Also Read: The Top 5 UPROXX Blind Taste Test Posts Of The Last Six Months

Part 1: The Tasting

New Bourbon Blind Taste Test
Zach Johnston

Taste 1

New Bourbon Blind Taste Test
Zach Johnston

Tasting Notes:

Stone fruit and vanilla lead on the nose with hints of sugar cookies, bright peach, and old-yet-soft oak. The palate leans into cherry bark with plum, mulled wine, vanilla, and sharp sassafras. The spice on the mid-palate leads to some old leather, more of that soft oak, and a hint of sweet potting soil with a plummy finish.

Taste 2

New Bourbon Blind Taste Test
Zach Johnston

Tasting Notes:

Green pepper and green cedar counterpoint kettle corn, salted caramel, and almost floral vanilla with a creamsicle vibe. The orange lingers on the palate as soft suede leads to vanilla cream, winter spices, a touch of black pepper, and mocha espresso beans. The vanilla returns but feels more like vanilla tobacco on the finish as a pepper/leather/cedar vibe lingers at the end.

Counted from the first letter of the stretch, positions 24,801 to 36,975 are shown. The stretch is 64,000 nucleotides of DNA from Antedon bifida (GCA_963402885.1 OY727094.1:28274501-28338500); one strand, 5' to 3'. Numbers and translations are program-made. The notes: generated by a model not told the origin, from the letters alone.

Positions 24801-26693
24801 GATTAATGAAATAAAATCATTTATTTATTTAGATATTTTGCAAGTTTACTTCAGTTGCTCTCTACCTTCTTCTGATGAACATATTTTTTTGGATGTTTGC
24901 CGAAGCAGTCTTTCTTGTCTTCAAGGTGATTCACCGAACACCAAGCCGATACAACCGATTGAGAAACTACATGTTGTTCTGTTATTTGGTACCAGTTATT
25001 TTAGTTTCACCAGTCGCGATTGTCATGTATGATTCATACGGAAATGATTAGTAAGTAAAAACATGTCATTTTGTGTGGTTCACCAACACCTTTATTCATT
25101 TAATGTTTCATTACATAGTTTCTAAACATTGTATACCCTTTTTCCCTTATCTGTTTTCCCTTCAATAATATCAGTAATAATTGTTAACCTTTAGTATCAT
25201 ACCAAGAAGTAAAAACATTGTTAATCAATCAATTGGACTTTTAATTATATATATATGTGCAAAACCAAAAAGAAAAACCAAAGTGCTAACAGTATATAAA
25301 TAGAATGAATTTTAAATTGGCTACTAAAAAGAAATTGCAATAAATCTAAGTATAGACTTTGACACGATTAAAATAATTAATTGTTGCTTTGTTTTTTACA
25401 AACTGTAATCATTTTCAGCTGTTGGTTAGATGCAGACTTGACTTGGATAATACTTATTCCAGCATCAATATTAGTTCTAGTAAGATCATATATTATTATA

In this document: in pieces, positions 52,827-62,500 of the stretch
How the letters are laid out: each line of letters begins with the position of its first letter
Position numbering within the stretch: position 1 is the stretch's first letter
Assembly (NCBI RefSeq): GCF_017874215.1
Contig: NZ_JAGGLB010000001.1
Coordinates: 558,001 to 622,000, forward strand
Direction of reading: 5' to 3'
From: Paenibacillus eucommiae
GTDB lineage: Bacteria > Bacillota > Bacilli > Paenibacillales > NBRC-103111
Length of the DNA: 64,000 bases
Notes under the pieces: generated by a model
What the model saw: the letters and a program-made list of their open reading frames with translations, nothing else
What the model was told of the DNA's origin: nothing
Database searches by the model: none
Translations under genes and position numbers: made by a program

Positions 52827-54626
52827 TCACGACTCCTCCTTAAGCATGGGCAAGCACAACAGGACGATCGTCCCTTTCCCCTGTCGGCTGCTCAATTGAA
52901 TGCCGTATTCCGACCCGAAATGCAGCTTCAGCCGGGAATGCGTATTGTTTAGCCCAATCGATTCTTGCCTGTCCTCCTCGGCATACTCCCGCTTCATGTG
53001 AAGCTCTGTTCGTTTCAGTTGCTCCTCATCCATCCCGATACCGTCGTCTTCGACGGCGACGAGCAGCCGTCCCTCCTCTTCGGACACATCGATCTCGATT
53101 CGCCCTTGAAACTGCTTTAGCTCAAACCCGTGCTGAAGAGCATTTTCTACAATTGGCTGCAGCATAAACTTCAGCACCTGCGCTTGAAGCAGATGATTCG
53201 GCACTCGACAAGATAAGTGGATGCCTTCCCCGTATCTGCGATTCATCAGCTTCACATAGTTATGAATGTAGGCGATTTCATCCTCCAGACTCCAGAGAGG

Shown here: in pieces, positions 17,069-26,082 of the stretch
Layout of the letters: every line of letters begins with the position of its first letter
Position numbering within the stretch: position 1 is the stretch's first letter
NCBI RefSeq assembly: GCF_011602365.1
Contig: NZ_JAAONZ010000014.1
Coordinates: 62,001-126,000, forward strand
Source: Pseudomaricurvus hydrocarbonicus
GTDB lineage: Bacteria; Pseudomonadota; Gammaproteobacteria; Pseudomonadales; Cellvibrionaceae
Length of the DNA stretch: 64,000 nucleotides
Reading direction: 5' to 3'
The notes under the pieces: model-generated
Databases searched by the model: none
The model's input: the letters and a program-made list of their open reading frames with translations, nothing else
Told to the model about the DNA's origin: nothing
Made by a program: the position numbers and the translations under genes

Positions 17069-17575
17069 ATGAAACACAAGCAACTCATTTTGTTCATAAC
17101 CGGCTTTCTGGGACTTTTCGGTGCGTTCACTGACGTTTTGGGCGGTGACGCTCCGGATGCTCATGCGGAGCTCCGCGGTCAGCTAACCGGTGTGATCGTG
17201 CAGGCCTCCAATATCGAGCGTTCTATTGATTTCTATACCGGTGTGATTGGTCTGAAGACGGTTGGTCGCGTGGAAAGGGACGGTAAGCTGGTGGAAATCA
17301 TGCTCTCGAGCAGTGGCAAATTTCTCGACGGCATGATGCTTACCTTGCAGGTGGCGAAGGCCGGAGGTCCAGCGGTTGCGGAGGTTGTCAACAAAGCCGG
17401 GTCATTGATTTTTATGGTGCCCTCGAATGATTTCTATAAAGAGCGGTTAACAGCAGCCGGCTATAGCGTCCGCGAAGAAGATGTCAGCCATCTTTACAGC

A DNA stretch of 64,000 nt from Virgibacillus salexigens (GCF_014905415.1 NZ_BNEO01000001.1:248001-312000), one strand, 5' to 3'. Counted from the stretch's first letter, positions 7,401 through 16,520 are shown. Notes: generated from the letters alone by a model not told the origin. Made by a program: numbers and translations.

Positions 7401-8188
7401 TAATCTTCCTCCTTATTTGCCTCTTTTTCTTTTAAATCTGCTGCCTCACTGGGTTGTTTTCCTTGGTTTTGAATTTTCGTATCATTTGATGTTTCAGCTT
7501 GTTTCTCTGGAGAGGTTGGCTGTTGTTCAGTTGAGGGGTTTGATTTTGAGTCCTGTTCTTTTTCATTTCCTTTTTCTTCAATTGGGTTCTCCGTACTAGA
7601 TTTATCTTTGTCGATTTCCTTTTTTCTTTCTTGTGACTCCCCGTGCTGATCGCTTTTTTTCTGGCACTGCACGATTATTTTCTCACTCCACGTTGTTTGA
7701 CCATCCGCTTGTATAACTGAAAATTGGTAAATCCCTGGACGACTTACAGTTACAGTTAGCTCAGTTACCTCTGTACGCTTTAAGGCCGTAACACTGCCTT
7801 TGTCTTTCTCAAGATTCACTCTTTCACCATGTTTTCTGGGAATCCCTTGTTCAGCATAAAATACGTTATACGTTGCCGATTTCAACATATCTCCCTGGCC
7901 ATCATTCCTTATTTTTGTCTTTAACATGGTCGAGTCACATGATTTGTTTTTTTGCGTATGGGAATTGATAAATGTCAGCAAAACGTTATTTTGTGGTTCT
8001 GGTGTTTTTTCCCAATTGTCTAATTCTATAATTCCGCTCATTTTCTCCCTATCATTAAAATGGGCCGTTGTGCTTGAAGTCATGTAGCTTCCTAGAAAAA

Taste 3

New Bourbon Blind Taste Test
Zach Johnston

Tasting Notes:

Birch juice, vanilla bark, pipe tobacco, sassafras, and a light touch of mint mingle on the nose all inside an old leather pouch. The taste has a lemon meringue pie feel that leads to vanilla tobacco, mint chocolate chip ice cream, and a brown sugar forward mid-palate. The end leans into cherry bark tobacco with a hint of cinnamon rolls and a classic mix of caramel, vanilla, and oak on the finish.

Taste 4

New Bourbon Blind Taste Test
Zach Johnston

Tasting Notes: